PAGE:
A : B : C : D : E : F : G : H : I : J : K : L : M : N : O : P : Q : R : S : T : U : V : W : X : Y : Z :
Divorce Is Not 'A Choice'   Read Gods and Monsters   The correspondence of the Roman and Greek gods   Egyptian gods  
God of the sea   Indian goddess   God of water   God of war  

Struggling to write an Essay? We can help!
Provides students with professionally written essays, research papers, term papers, reviews, theses, dissertations and more.
List of Gods : "Bi har"
NameOriginDescription
Aibell Ireland Goddess of Munster whose legends were almost lost until she was 'demoted' to a faery queen. She had in her possession a magickal harp which did her bidding, but which human ears could not hear or else the eavesdropper would soon die. She was associated with stones and leaves. Ireland
Amaltheia Crete The nurse of the infant Zeus after his birth in Crete. The ancients themselves appear to have been as uncertain about the etymology of the name as about the real nature of Amaltheia. Hesychius derives it from the verb to nourish or to enrich, others from firm or hard; and others again from to signify the divine goat, or the tender goddess. The common derivation is from to milk or suck.
Angus Gaelic A Gaelic god of amorous dalliance. A son of Dugda, his harp was so sweet that whoever heard must follow; his kisses became invisible love-whispering birds.
Harpyia Greek That is, "the swift robbers," are, in the Homeric poems, nothing but personified storm winds. Homer mentions only one by name, viz. Podarge, who was married to Zephyrus, and gave birth to the two horses of Achilles, Xanthus and Balius. Greek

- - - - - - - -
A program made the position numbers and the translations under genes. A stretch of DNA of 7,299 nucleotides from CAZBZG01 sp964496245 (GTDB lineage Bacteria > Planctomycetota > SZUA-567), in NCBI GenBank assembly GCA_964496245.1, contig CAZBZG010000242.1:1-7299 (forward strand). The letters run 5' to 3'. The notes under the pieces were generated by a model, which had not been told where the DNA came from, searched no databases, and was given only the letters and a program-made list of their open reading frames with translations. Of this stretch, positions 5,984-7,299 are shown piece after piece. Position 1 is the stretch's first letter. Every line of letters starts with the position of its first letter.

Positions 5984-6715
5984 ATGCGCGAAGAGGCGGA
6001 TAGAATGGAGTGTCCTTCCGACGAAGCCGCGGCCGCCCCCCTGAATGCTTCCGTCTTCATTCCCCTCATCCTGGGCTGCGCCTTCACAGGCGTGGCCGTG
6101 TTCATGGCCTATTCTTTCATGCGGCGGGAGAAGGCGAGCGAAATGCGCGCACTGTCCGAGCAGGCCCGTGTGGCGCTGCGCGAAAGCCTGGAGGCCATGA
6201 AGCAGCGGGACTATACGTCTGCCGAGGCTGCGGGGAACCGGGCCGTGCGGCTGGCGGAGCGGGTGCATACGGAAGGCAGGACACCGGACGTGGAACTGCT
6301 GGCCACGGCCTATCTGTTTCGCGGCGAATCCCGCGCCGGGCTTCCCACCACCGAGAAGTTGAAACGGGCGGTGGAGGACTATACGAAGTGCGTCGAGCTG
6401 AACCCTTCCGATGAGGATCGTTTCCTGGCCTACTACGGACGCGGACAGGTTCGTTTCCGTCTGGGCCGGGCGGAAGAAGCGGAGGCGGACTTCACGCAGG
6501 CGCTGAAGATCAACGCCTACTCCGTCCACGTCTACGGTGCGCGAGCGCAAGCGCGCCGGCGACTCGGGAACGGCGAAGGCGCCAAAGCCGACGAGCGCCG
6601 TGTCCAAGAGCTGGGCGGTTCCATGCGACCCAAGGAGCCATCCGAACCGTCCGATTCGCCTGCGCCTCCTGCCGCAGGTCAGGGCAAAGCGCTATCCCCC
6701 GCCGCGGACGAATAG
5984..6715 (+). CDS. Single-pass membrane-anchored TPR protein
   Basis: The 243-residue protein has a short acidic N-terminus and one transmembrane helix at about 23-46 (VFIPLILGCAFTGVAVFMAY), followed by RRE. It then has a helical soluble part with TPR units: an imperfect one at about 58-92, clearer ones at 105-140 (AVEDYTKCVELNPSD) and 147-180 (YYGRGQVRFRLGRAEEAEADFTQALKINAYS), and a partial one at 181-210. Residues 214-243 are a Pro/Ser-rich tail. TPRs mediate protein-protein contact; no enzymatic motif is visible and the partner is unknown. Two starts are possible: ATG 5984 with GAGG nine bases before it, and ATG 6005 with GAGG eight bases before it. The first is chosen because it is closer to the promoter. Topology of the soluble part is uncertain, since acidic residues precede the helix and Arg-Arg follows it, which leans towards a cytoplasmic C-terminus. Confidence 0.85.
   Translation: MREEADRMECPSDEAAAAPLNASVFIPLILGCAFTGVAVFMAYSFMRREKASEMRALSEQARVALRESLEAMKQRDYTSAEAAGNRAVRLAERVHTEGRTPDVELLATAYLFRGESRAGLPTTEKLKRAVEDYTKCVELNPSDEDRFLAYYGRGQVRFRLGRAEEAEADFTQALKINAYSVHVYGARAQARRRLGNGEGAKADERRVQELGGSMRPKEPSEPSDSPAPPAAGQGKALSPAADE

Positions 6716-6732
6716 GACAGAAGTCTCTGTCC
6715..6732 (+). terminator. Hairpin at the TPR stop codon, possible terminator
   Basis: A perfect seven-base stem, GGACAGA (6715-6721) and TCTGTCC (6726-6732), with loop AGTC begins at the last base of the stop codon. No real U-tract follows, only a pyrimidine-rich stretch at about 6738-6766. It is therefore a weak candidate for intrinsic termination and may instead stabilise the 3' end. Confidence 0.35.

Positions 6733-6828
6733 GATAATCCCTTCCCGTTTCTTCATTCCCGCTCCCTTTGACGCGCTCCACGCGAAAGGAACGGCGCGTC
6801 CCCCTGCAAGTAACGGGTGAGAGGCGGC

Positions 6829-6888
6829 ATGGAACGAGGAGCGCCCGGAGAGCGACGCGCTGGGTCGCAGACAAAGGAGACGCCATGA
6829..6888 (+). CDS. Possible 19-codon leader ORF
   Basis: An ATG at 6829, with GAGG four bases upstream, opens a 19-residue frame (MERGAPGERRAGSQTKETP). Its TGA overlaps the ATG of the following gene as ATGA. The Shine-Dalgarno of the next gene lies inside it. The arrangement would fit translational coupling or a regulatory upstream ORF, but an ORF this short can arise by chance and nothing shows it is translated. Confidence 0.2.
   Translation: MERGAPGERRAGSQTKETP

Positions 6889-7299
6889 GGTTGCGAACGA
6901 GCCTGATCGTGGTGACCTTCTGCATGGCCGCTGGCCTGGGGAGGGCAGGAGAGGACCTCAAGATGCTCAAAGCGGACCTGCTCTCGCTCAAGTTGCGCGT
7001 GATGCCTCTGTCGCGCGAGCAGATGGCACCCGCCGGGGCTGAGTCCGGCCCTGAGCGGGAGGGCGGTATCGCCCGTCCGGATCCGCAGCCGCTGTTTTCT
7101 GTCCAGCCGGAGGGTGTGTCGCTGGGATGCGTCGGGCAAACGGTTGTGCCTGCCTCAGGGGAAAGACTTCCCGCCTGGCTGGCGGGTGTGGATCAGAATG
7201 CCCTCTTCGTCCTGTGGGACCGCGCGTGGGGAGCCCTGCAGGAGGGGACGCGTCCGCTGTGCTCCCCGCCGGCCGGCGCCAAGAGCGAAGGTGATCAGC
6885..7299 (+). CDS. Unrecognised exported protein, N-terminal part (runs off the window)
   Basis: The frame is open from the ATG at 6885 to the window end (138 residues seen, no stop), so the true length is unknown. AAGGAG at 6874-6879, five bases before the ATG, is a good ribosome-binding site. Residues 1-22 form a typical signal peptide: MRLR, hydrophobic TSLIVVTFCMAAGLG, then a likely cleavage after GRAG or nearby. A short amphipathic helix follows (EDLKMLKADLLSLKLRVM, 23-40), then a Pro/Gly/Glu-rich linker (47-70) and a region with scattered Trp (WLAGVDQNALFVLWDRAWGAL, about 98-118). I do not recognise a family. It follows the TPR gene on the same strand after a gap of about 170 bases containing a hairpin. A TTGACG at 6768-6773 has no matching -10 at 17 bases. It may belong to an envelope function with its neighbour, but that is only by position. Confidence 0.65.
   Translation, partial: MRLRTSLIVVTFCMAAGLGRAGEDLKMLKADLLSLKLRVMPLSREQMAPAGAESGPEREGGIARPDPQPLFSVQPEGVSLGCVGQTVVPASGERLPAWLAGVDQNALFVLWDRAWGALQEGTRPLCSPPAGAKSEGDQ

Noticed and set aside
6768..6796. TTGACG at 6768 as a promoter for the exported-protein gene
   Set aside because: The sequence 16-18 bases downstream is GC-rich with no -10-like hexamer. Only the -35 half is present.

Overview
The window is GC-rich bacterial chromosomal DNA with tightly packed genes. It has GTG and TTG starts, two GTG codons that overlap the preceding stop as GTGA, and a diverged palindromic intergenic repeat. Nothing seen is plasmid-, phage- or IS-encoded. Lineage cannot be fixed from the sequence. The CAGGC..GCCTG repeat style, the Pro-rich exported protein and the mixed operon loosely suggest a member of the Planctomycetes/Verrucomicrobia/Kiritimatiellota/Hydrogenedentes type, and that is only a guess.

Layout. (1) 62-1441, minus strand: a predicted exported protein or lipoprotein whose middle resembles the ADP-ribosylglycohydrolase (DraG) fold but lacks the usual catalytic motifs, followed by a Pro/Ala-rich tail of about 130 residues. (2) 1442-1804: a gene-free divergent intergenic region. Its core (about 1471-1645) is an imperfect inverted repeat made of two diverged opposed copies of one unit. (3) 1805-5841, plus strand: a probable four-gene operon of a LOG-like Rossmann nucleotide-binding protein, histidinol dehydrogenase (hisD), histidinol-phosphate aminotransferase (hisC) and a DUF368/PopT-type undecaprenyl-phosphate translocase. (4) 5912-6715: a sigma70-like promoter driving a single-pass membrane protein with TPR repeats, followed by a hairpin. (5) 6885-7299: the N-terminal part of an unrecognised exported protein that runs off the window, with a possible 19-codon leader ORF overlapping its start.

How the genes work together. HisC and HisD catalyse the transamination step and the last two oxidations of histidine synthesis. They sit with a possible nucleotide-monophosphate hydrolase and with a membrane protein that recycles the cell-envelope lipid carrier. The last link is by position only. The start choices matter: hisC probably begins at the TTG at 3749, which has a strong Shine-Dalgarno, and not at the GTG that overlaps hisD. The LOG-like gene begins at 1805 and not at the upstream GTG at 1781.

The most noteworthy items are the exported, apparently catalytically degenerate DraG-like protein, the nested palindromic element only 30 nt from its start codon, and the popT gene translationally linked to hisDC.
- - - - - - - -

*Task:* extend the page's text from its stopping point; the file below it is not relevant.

Nahual Aztec From the Nahuatl word nahualli which was used to refer to practicioners of harmful magic. In the aztec belief system the day of a persons birth caluclated in the Tonalpohualli would determine the nature of the person - each day was associated with an animal which could have a strong or weak aspect.
Yasi Bolivia The great chief was named Yasi (Moon), and he had a child. One day, a Jaguar was playing rough with the child, and bit it too hard on the head. The young child died, and when Yasi heard of his child’s death, he wanted some answers. Yasi wanted to know who murdered his precious child, but none of the animals would tell. Yasi became so angry that he stretched the necks ofthe howler monkeys, put spines on the backs of porcupines, twisted the feet of the ant eaters, and threw the tortoise down so hard, that it could no longer walk fast. Bolivia